[MONROE, James]. NECKER, Jacques (1732-1804). De l'administration des finances de la France. [Paris: no printer], 1784.
3 vols., 8o. (214 x 130mm). Half-titles, errata leaves in vol.2 (p.vii) and vol. 3 (p.ix), folding table of population in vol. 1, vol. 2 with supplementary pp. 533-536 at end, vol. 3 with general index. (Minor, very light spotting). Contemporary French calf-backed paper boards, flat spines gilt-ruled, gilt-lettered green morocco labels, edges stained yellow. (Joints cracked, corners worn, vol. 3 with nick to fore-edge of one board).
FIRST EDITION, a tall copy, evidently a FINE PAPER COPY, printed on thick papier de Hollande. A highly significant treatise on the finances of France, written by Necker in his own defense after he was dismissed as director-general of finance in 1781. The Swiss-born banker replaced Turgot in 1776 and instituted a program of short-term borrowing at high interest rates, instead of taxation, to finance the mounting expenditures of the state (strained, in part, by the cost of supporting the American revolutionary cause). In spite of his popularity, Necker's policies ultimately pushed the government into bankruptcy and he was dismisssed. Recalled in 1788, he was sacked again on 14 July 1789, precipitating the storming of the Bastille. His treatise was widely circulated in the United States, and Alexander Hamilton, particularly, "read and re-read" Necker's work (W.S. Randall, Alexander Hamilton, p.373) prior to issuing his 1790 Report on the Public Credit. Einaudi A.582; Goldsmith 12732; Kress B.752.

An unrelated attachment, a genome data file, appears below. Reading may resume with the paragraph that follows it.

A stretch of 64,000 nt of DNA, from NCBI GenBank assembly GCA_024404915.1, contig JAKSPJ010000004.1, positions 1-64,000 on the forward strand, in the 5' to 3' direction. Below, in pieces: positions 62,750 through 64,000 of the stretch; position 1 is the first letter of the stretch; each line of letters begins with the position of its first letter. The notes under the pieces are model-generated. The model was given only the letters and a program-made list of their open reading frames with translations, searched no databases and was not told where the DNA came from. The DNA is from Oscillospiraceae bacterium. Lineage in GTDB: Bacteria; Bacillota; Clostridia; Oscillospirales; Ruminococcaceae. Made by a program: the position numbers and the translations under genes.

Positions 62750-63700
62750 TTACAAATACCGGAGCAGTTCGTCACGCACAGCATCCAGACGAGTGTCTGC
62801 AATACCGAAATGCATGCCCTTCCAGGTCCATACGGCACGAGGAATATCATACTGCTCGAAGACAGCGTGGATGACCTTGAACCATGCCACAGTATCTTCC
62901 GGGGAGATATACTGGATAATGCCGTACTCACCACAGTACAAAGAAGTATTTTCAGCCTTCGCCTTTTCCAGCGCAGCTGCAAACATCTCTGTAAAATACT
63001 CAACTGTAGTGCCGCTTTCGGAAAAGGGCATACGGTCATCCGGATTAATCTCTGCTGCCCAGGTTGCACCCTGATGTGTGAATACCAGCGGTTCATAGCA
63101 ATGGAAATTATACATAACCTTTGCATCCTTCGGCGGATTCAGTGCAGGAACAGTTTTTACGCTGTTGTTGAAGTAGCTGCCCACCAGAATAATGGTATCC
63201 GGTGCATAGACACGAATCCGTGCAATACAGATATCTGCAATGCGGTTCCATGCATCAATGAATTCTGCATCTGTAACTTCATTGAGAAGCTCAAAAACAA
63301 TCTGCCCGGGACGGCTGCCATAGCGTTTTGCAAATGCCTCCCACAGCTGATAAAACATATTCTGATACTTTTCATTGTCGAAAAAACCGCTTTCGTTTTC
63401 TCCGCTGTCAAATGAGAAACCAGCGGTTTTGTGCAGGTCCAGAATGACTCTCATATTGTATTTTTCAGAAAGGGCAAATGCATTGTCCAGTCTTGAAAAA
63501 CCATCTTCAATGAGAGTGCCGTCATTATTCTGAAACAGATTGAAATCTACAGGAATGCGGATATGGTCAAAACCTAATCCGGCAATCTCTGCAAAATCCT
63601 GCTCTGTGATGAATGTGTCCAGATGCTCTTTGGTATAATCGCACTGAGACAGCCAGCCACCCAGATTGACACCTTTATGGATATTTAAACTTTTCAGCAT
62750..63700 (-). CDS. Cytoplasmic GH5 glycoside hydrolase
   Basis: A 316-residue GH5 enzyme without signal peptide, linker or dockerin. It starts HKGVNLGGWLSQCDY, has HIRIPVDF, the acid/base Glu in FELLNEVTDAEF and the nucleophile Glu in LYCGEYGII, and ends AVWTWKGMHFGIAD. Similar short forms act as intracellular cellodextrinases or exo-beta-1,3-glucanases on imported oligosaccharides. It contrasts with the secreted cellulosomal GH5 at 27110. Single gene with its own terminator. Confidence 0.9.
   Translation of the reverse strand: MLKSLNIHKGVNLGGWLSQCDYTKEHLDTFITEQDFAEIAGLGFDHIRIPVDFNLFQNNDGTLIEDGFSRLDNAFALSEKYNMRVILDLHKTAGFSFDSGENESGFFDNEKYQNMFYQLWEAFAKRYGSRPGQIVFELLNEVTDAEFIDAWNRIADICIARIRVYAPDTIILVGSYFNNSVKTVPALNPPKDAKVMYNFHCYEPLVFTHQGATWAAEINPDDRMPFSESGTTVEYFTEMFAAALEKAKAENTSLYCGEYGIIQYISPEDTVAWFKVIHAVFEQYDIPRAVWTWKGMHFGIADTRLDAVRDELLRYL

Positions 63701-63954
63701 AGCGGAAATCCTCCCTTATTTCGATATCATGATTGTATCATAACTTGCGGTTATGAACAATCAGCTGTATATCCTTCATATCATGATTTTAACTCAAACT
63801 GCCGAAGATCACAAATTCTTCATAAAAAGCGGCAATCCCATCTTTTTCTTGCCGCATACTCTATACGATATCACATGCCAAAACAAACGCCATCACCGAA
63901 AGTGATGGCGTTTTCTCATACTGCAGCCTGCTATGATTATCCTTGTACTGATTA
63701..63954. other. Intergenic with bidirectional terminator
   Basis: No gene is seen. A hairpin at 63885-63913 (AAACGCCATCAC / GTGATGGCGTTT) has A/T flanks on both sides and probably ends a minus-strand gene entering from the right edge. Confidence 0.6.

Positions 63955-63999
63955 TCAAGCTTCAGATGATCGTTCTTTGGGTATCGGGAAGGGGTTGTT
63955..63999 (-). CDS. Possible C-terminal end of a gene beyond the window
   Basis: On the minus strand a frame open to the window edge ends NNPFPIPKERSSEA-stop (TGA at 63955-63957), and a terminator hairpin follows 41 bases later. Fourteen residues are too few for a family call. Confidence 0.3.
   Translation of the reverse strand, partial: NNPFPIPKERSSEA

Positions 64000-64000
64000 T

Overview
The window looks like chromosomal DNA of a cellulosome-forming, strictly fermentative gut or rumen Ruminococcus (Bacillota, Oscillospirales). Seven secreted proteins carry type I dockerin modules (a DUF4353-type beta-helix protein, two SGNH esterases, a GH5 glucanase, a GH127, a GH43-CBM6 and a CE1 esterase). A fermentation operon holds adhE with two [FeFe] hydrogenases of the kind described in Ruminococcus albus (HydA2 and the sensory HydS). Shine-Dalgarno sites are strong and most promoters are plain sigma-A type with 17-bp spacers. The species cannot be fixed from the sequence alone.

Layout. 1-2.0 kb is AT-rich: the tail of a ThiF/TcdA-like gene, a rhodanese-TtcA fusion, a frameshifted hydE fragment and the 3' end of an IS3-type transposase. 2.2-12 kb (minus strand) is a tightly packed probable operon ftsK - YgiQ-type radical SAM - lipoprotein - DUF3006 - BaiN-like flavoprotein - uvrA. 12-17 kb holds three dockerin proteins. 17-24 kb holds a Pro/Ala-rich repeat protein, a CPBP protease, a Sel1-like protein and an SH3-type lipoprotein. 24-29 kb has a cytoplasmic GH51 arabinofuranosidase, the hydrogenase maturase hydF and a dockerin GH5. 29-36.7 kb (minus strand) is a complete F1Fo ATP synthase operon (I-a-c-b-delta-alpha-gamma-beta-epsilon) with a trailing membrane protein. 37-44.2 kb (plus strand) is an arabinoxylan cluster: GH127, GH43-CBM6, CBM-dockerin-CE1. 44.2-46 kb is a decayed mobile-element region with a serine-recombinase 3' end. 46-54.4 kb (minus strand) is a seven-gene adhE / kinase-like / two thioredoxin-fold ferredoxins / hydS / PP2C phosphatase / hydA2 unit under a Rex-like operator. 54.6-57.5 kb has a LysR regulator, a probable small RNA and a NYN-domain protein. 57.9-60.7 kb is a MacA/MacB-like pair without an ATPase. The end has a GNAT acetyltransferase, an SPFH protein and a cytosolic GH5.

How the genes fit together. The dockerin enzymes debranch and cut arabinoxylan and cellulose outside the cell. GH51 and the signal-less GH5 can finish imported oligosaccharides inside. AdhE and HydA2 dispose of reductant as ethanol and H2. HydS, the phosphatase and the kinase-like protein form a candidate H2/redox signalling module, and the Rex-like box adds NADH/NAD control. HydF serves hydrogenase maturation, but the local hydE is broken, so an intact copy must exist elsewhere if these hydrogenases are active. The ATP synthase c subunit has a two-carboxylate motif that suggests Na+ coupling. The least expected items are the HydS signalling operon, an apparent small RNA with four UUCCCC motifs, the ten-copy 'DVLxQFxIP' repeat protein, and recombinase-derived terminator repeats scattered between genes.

JAMES MONROE'S COPY, WITH HIS BOOKPLATES. Each volume has Monroe's relatively simple but decorative bookplate. It is quite likely that Monroe may have acquired this set during his first mission as Minister to France (1794-97) when he furnished his residence in Clichy. BOOKS FROM MONROE'S LIBRARY ARE RARE, although Rosenbach speculated that Monroe's must have been a sizeable library, judging from manuscript numbers on some bookplates. Many of Monroe's books were sold at auction in Washington in February 1849 after the death of Dolley Madison. (A.S.W. Rosenbach, The Libraries of the Presidents of the United States, Worcester, Mass: AAS, 1935, pp.17-18).